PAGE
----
I mentioned earlier that I got to “know” her three years ago. That’s true but I met her in 1995 at the Monterey Historics. I was looking for Denise simply to introduce myself and say thanks for all the great stories when I spotted Phil Hill in the Road & Track tent. I asked him if he knew where Denise was and he said he was going to see her and would take us there. As we walked along we chatted about the cars he was driving that day and the cars he had raced. When we finally met Denise, he introduced me as his friend and she was very welcoming. I told her how much I enjoyed her work and she asked me if I had seen the book she wrote with Tom Burnside entitled American Racer. She introduced me to Tom and I bought a signed copy. I treasure that book. Tom has a few left and you can have one signed by him and Denise. Contact Tom at tbside@comcast.net.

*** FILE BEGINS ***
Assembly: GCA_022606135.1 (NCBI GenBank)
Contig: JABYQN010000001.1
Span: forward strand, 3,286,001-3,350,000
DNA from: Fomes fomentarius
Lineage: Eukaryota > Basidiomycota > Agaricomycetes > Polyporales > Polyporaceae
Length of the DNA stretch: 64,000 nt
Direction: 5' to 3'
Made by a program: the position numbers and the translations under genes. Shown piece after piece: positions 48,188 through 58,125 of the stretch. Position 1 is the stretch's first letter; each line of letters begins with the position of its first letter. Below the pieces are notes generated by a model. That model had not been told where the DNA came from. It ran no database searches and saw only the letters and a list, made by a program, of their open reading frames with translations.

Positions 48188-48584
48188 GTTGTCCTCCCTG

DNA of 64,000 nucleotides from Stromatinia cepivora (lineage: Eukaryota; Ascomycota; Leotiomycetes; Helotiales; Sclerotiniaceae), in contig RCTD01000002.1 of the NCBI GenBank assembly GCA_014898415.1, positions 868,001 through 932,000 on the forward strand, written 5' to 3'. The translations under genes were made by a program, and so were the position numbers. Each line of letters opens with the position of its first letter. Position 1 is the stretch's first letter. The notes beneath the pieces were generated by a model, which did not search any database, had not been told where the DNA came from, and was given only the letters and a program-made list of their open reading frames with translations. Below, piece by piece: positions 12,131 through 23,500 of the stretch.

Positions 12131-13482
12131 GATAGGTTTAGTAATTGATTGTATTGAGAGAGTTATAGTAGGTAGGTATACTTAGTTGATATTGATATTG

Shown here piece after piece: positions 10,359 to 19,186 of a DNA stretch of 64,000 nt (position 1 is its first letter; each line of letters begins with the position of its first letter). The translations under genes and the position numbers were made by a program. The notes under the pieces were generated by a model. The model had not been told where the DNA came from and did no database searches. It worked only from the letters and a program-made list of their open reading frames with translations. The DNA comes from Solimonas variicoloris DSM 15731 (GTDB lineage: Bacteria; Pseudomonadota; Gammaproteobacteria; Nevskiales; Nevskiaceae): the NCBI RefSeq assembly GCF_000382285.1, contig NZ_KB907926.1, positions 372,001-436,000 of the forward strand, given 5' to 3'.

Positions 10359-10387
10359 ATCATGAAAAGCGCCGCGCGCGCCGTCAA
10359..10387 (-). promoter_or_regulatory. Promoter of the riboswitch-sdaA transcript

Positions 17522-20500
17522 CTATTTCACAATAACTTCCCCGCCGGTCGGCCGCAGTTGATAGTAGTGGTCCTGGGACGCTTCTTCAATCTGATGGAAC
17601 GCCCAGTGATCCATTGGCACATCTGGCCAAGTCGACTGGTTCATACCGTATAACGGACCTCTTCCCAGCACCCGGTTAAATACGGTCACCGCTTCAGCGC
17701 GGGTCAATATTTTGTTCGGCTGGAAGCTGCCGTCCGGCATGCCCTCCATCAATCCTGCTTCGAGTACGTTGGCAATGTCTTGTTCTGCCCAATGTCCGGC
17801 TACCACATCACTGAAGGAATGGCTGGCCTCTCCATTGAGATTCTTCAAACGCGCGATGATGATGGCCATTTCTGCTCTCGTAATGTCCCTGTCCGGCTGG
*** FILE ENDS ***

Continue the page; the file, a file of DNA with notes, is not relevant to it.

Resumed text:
I am a fortunate man. I met a person of shared interests and for a while we walked the same road. We were soul mates. And the remarkable thing about Denise McCluggage is that everyone who knew her well felt exactly the same way. Wasn’t she terrific?


We wish to thank the following MMR Newsletter advertisers for foregoing their traditional ads for this special edition: Reliable Carriers, Coachbuilt Press, Racemaker Press, Volante Classics & Autosports Marketing Associates.


George Paul Arnold

GREENSBORO, NC — George Paul Arnold passed away April 24, 2015 at Carriage House Memory Care. Born February 9, 1926, in Indianapolis, he was the elder son of George Arnold and Margaret Schako Arnold. Following high school, he entered the US Navy in 1943. At the end of WW II he remained in the Navy in order to go on an Antarctic Expedition, Operation Highjump, led by Admiral Richard E. Byrd. It was a wonderful experience for a young man at that time in his life.